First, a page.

Next Up

A look ahead to St. Patrick's Day
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Coaches of athletic teams have fully embraced the “next man up” concept. So have we when it comes to celebrations and festivals.

We follow the path for different reasons than coaches. They do it when someone is not capable of playing further. We do it not to miss any of the fun.

When we finish the Christmas and New Year’s seasons, we roll right into Carnival and then cap it off with one of the greatest celebrations on the planet, Mardi Gras. But Mardi Gras was so yesterday. Now what are we doing to do?

People not from here do not believe this but we stage one of the great St. Patrick’s Day festivals anywhere. While our community is associated with the French and the Spanish, our ancestors welcomed immigrants from everywhere. The Irish were prominent among new citizens in search of a better home. The fact that they were usually strong and worked cheaply also added to the Irish assimilation into New Orleans culture.

Like most ethnic groups in large American cities, the Irish concentrated their living arrangements in a particular area of town. Here there was a heavy Celtic population base in an area still known as the Irish Channel. Churches, grocery stores and other essential services were aimed at the Irish lifestyle. Interestingly, just across Constance Street was a part of town focused on Germans.  St. Alphonsus and St. Mary’s Assumption Catholic Churches were literally across the street from each other with Irish and German parishioners never attending the other’s ceremonies or mass.

While it would be reasonable to imagine the residents of Dublin celebrating their country’s patron saint’s Feast Day, it is not so. The real St. Patrick’s Day celebrations occur mainly in America, in cities like New York, Chicago, Philadelphia and New Orleans, where Irish ex-patriot populations settled after fleeing Ireland for a hoped-for better life. Sometimes the dream was realized, and sometimes not so much.

In any case, New Orleans does not need much history or provocation to celebrate every groups’ special days, and the Irish, in particular, are no exception. Multiple parades and celebrations will be happening in every section of the metropolitan area. Join in. Here are a few beverage suggestions to loosen you up and put you in the proper mood. You do not have to possess even a drop of Irish heritage to enjoy.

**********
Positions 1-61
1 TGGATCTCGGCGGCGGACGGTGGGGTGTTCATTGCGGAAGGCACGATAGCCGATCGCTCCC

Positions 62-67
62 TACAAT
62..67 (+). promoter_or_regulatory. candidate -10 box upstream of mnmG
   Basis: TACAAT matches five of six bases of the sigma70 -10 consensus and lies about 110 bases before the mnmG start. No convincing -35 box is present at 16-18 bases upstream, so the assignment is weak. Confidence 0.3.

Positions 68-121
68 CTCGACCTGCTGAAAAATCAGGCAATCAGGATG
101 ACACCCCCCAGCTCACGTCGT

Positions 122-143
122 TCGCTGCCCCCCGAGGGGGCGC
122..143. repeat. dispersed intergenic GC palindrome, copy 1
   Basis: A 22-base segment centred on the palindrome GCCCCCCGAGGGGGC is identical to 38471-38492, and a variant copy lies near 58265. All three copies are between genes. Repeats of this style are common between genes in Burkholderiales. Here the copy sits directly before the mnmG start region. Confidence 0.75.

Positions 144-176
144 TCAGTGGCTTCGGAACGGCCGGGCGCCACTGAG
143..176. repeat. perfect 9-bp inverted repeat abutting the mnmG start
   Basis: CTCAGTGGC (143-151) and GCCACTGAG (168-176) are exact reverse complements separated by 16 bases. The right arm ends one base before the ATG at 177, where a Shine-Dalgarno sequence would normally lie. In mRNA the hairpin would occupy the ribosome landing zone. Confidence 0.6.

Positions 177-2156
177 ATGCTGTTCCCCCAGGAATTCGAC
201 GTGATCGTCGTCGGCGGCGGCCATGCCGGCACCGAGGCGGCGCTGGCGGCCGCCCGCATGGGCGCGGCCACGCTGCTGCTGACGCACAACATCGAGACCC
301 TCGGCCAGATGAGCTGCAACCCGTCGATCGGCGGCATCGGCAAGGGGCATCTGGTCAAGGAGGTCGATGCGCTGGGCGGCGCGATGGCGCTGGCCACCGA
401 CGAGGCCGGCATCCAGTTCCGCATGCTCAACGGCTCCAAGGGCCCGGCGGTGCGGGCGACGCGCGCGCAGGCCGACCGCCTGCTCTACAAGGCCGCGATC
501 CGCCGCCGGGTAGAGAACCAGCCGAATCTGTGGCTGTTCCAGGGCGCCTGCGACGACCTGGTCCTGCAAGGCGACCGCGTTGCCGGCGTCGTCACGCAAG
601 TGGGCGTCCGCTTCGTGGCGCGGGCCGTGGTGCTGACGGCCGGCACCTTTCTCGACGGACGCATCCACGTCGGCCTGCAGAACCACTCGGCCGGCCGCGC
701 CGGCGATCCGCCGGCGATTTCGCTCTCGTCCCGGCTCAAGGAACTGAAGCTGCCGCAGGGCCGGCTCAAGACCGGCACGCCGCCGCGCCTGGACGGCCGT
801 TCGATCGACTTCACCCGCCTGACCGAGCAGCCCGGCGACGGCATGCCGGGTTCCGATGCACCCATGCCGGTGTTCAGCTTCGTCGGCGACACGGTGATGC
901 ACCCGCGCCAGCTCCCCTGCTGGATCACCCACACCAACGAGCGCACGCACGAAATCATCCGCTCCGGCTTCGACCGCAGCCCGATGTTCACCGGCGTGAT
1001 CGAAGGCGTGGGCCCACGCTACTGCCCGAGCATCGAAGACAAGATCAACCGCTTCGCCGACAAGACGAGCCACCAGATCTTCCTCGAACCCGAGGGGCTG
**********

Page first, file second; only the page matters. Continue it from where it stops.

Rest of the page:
Irish Coffee 

  • 1 ½ parts Tullamore D.E.W. Original Irish Whiskey
  • 1 ½ parts strongly brewed coffee (any premium dark roast)
  • ½ part sugar (Demerara Sugar is best)
  • Lightly whipped heavy cream
  • Cinnamon or nutmeg
  1. Preheat a clear-stemmed glass with very hot water.
  2. Add the sugar and brewed coffee and stir well.
  3. Once sugar has melted, stir in the Tullamore D.E.W. Irish Whiskey.
  4. Gently whip the heavy cream by shaking it in a protein shaker with a blender ball – you want a still somewhat loose, not stiff consistency.
  5. Pour the cream over the back of a hot teaspoon to top the drink (and prevent cream from penetrating the top of the drink).
  6. Finally, garnish with grated nutmeg or cinnamon for spicy finish.

 


Iced Irish Coffee 

  • 2 parts Tullamore D.E.W. Irish Whiskey
  • 1 teaspoon ground espresso
  • 2 teaspoons demerara sugar
  • 3 parts cold brew coffee
  • Fresh cream
  1. Combine whiskey and espresso in a small bowl; let stand 15 minutes.
  2. Strain whiskey through a coffee filter into a cocktail shaker. 
  3. Meanwhile, stir sugar and 2 tsp. hot water in a small bowl until sugar is dissolved.
  4. Add demerara syrup and cold brew to cocktail shaker; fill with ice.
  5. Shake until outside of shaker is frosty, about 30 seconds.
  6. Strain into a Collins glass filled with ice and top with cream.

 


Irish Maid 

  • 2 parts Tullamore D.E.W. Original
  • 1/5 parts St-Germain
  • ¼ parts Fresh Lemon Juice
  • ¼ parts Simple Syrup 
  • 5 slices of Cucumber
  1. Muddle the cucumber slices in a shaker.
  2. Add the remaining ingredients and ice to the shaker and shake vigorously.
  3. Fine-strain into a chilled rocks glass over ice.
  4. Garnish with a cucumber slice.

 


Hot Toddy 

  • 2 parts Tullamore D.E.W. Original
  • ¼ parts lemon juice
  • 2 tbsp honey
  1. Top with boiling water and a clove studded lemon
  2. First warm a mug with hot water, then discard water and combine ingredients above.
  3. Stir before serving, garnish with lemon.

 

All defined/created by Tim Herlihy, National Tullamore D.E.W. Ambassador. Thank you, Tim.

 

Happy St. Patrick’s Day, everyone.

 

 

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Read Happy Hour here on myneworleans.com on Wednesdays, and listen to The Dine, Wine and Spirits Show, hosted by Tim, every weekday, 4:00 – 5:00 p.m. on WGSO 990AM and streamed, as well as stored (podcast), at www.wgso.com. Also, check out Last Call, Tim’s photo-feature about cocktails in New Orleans, every month in New Orleans Magazine.

 

 

Categories: Cocktails, Happy Hour, Recipes

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